The DMAIC cycle is often referred to in connection with Six Sigma and is composed of the words Define, Measure, Analyze, Improve, and Control. These words represent the individual steps of the cycle. It provides a structured way of identifying, analyzing, improving, and controlling processes or other issues.
The DMAIC cycle is important because its ordered structure and helpful explanations of the individual steps (Six Sigma Toolbox) simplify process analyses and sets a fixed process. Furthermore, if required, the DMAIC steps can be separated from each other and executed by different people or at different times. However, the information from the previous step must be available for each subsequent step.
In the first step, “Define,” the problem, customer, and the target result are defined. This step is important to determine the exact focus of the investigation and to avoid collecting irrelevant key figures or carrying out inappropriate analyses. In the second step, “Measure,” certain measurement parameters (that is, key performance indicators) are decided upon and data for these key figures is recorded. The key figures are derived from the defined objective of the investigation, to guarantee added value. Then, in the “Analyze” step, the collected data and key figures are viewed and interpreted. The data can also be used to identify the causes of the problem. On the basis of these causes, suitable solutions are found and implemented in the next step, “Improve.” Finally, in the fifth step, “Control,” the implemented solution is maintained and regularly checked so that the solution remains permanently functional.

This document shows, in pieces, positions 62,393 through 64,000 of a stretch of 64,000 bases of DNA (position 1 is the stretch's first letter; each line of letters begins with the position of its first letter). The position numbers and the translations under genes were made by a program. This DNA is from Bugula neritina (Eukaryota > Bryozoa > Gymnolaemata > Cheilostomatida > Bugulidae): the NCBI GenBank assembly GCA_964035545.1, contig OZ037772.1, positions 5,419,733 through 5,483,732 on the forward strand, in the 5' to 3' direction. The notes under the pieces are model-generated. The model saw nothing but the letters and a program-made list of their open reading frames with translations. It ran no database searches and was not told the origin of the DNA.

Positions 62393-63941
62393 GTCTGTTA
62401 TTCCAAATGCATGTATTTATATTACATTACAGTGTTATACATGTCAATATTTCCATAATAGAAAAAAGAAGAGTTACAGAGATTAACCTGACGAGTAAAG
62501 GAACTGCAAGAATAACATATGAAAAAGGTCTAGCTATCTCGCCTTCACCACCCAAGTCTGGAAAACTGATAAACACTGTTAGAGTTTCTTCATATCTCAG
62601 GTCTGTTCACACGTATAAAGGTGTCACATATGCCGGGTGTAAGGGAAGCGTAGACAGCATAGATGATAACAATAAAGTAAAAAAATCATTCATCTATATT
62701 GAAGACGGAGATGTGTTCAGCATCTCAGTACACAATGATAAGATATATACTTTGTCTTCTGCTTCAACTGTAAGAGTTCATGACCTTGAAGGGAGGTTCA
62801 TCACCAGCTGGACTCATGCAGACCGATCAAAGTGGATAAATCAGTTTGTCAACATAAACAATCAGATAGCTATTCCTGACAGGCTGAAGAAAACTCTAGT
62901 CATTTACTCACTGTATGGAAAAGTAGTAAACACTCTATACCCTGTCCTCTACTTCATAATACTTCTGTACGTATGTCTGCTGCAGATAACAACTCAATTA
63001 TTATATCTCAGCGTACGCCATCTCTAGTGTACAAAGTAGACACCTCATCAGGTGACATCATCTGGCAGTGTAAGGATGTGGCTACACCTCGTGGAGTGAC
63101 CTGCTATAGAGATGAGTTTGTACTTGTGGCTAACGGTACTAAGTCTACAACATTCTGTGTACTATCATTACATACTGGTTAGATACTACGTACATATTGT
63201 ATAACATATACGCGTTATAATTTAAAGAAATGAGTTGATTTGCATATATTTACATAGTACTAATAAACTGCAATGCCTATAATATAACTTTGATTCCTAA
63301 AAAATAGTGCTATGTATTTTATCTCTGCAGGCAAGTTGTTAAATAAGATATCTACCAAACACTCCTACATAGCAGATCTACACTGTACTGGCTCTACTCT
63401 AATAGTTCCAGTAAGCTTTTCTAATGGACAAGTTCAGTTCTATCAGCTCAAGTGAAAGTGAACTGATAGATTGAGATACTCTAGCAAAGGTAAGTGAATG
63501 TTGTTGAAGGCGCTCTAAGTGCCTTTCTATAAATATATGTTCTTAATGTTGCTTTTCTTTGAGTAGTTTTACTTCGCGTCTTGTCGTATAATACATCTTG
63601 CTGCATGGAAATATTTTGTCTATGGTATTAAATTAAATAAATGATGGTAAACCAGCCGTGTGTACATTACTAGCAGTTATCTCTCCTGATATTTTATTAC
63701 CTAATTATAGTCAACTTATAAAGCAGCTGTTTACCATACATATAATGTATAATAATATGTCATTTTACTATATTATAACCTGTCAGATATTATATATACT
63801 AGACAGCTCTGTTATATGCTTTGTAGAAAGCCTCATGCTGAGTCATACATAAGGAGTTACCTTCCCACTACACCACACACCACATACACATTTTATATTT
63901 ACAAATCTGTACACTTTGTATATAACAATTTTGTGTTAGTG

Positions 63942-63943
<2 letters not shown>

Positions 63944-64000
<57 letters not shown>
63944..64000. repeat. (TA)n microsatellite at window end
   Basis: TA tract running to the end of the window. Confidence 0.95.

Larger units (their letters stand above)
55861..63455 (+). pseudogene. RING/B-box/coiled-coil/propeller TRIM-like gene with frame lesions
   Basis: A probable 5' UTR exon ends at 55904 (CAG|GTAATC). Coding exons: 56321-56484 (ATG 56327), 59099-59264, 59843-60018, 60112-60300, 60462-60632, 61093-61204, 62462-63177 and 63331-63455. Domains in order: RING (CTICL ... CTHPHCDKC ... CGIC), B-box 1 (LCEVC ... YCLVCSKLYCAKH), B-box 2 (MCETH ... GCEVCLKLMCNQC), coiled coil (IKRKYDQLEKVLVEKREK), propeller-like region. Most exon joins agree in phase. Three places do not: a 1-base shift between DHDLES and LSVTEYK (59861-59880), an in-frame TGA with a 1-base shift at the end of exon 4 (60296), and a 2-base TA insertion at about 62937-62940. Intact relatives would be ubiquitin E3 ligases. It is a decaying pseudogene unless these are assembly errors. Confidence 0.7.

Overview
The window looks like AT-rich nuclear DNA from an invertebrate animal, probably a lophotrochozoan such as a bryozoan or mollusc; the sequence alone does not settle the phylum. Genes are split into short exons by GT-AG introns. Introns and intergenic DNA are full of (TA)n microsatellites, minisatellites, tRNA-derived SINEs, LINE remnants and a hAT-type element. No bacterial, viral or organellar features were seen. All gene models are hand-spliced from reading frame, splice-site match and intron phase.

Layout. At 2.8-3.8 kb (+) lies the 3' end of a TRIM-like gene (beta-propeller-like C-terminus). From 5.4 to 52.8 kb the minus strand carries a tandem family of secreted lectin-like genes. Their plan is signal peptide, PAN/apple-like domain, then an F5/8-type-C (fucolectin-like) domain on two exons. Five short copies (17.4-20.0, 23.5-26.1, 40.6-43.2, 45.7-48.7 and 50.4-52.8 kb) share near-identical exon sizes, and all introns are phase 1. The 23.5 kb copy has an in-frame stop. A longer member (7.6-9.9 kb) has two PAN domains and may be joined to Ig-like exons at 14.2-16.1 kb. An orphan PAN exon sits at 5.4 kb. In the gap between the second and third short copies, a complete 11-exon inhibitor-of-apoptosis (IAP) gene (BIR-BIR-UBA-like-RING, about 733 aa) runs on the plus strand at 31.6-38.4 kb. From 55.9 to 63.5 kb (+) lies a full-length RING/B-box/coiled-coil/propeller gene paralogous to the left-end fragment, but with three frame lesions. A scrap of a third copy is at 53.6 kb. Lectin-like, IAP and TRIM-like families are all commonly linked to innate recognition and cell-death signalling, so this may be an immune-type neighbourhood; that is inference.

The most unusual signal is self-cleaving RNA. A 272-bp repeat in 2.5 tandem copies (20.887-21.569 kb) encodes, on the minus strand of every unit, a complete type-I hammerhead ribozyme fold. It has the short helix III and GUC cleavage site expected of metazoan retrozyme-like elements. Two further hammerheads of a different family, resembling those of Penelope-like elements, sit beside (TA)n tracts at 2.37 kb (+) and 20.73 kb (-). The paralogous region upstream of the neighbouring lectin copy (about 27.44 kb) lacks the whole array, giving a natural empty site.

The DMAIC cycle is always based on the defined problem, customer, and target, so it helps find an optimal solution to the problem.
Related terms: Analysis
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